Friday, 29 October 2010

50% fatter

Bart Becht, the highest paid FTSE 100 chief executive.

New figures out today revealed FTSE 100 director pay shot up by 55pc in the 12 months to June. In the FTSE 350, total boardroom pay climbed by 45pc on average, the figures by IDS found.

I know this is yesterday's news but the information has somehow swollen in my mind so it seems bigger today than it did yesterday, and is likely to be bigger still tomorrow. In a little while it is likely to be half as big again, which is precisely the case with those rises.

The man in the picture above is smiling which makes him look deceptively human, but make no mistake, he is in fact an angel who lives on an altogether different planet. I was originally going to say he was a rodent but realised in time that that was offensive. I would not wish to offend.

I wonder whether such angels are impervious to firing squads? It would be an easy experiment and if he really is an angel he would be perfectly safe.

He's not alone of course.

In the FTSE 350, total boardroom pay climbed by 45pc on average, the figures by IDS found.

Meanwhile, among the mortals:

The statistics came less than 24 hours after a survey by the same consultancy found 16pc of employers were still pushing through pay freezes, effectively passing on pay cuts to staff when inflation was taken into account.

And that's in The Daily Telegraph.

Maybe we should be grateful Mr Becht is still with us in blighty. Just think how terrible it would be if he were to leave these shores, along with all those other directors.

But then they are angels so one could always try the firing squad first.

Forgive the faint reek of loathing you may detect in this post. I don't do loathing well, but maybe it's just a matter of practice. Practice makes perfect. And he does look a little more rodent like every time I look at him.


Anonymous said...

And on top of that: "In 2007, it is likely that the top five hedge fund managers earned more than all five hundred S&P 500 CEOs combined."

Charlie said...

You seem to do loathing quite well. And it doesn't become you. The firing squad joke is an offensive one, no matter who you are trying to de-humanise. When socialism resorts to de-humanisation it becomes fascism.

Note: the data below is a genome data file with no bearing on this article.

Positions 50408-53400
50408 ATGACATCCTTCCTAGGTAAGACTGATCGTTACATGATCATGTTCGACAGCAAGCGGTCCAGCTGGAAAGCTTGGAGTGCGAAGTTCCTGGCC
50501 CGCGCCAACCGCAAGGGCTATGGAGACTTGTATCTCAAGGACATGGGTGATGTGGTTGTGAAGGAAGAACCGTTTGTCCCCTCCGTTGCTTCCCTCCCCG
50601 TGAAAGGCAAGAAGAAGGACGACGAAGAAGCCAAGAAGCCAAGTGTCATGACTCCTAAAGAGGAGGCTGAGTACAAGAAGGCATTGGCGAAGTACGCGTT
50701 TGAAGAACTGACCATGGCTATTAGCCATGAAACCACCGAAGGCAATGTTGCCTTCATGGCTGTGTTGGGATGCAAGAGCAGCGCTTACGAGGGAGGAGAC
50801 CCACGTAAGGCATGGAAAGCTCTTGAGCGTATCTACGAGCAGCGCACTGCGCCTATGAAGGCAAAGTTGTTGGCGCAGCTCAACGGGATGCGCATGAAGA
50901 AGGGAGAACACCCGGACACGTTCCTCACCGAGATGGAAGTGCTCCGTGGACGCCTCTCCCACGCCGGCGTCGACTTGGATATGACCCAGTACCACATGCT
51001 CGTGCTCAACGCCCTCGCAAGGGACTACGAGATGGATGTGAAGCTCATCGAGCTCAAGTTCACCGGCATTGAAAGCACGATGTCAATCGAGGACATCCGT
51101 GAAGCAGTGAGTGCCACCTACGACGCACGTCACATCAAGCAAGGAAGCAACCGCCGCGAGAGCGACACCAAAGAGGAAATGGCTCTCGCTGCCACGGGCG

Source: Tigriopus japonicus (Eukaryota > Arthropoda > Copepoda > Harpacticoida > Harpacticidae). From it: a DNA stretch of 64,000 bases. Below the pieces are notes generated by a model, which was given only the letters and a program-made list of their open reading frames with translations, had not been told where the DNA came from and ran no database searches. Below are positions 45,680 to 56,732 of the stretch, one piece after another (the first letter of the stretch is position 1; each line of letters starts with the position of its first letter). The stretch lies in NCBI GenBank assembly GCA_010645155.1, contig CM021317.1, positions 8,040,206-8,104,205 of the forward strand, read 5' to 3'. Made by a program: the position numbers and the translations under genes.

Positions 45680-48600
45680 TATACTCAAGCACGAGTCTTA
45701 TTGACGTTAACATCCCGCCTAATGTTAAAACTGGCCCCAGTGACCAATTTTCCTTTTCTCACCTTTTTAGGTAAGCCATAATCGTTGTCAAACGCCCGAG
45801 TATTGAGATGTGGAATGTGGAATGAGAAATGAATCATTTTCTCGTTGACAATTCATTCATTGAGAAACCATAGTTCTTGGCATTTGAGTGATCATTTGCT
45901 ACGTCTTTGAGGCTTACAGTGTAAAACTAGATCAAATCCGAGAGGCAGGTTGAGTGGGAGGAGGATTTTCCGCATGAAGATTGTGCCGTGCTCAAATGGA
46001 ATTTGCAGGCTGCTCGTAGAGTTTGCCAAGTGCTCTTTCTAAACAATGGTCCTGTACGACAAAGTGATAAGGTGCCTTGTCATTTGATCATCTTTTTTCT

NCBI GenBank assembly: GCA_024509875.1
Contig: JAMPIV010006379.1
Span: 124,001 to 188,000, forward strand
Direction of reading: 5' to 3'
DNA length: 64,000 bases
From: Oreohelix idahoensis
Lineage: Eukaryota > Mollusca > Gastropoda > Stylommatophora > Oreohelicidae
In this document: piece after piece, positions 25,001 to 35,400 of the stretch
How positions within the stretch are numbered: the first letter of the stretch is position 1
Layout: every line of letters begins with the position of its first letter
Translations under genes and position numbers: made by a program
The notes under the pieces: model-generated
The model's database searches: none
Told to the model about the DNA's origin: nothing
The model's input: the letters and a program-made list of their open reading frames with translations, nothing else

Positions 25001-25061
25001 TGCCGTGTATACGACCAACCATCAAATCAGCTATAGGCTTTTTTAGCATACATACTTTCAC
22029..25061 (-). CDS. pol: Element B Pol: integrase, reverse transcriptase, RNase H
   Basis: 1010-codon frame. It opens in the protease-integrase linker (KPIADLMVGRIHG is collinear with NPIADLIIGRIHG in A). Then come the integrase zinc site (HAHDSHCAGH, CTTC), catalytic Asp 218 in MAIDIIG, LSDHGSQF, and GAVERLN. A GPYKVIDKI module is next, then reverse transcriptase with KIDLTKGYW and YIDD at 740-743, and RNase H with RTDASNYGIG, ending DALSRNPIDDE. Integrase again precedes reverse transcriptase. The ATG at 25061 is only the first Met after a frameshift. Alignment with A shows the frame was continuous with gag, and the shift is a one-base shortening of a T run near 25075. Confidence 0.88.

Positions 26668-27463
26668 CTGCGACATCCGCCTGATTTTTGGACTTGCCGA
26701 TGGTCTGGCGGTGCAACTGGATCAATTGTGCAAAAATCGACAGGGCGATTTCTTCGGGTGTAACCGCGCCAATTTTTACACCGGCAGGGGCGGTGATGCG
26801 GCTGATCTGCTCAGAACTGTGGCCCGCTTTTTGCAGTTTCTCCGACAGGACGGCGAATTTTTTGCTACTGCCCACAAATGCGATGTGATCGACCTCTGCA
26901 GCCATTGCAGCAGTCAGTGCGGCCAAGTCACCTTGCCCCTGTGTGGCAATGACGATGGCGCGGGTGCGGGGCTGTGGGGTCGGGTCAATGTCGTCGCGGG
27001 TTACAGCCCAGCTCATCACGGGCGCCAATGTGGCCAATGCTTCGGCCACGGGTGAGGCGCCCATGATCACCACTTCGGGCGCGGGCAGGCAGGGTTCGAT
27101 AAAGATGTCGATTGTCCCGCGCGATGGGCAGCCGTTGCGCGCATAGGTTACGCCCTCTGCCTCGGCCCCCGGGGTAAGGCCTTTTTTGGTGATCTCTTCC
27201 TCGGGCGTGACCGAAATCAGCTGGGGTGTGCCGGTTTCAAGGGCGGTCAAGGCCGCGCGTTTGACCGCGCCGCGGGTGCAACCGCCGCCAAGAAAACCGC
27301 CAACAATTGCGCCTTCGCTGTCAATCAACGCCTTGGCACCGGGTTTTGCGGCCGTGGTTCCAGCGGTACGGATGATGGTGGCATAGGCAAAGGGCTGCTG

George S said...

You seem to do loathing quite well.

Oh, that's fairly easy in the case of directors who take 50% pay rises while sacking low ranked workers. But I'll work on it. matter who you are trying to de-humanise

I think they have dehumanised themselves. How can that man gloat at taking home £92.6 million in total pay at a time like this? He can't be quite human can he? It is not what being human means to me, Charlie.

And quite frankly the firing squad seems quite appealing. Be very afraid. Poet feels violent. Auden wrote: 'I have no gun but I can spit.' That's the best I can do for for now.

Does the thought of Becht fill you with equanimity, Charlie? Do you think it worth a mild reproof? Perhaps it's just the way of the world. Personally, I think it is monstrous.

George S said...
This comment has been removed by the author.
Charlie said...

I don’t know much about Mr Becht but for his name and his salary as reported in your blog. Not really enough to judge him. Whoever gets to know that much about someone else?

Anyway, I googled his name. This is from 10 April 2010.

“Last week, it emerged that Bart Becht, the chief executive of cleaning products giant Reckitt Benckiser who last year pocketed £90m, transferred £110m of shares to a charitable trust which supports organisations such as Save the Children.”

George S said...

So the 50% rise is all right then. He transfers it to a charitable fund.

Perhaps the most obvious advantage of a charitable trust is its tax status. Any such trust is treated, for tax purposes, as a charity in and of itself. As a result, it is possible to secure significant tax exemptions. In the first instance, all donations made to the trust (that is, all assets transferred into it) will be eligible for full tax relief. This continues into any investment income that is earned by the trust.

If, for example, it is deemed beneficial for the trust to invest some of its assets in order to produce a greater return, no tax will be payable on that investment income. Similarly, although charitable trusts can also be constituted as companies, no corporation tax will apply. Further down the line, if the trust is eventually required to operate from its own office space, it will be similarly exempt from business rates.

The charitable fund supports organisations such as...

He took the 50% rise because he wanted to help children.

You're right. Who knows much about anyone else? Why don't you write a post here, Charlie, explaining why 50% rises, starting from several million a year, are the proper moral thing to do in a harsh economic climate when people are losing jobs and taking salary freezes. The pen is with you.

Send me 300-400 words, more if you like. I won't stint the space.

Charlie said...

First, I haven’t really said anything on the moral rights or wrongs of such levels of pay. There’s a lot of ground between me advocating such things are right - or moral as you say - and the firing squad. I didn't start out wishing to defend it, just to point out the dangers of the rhetoric you were using.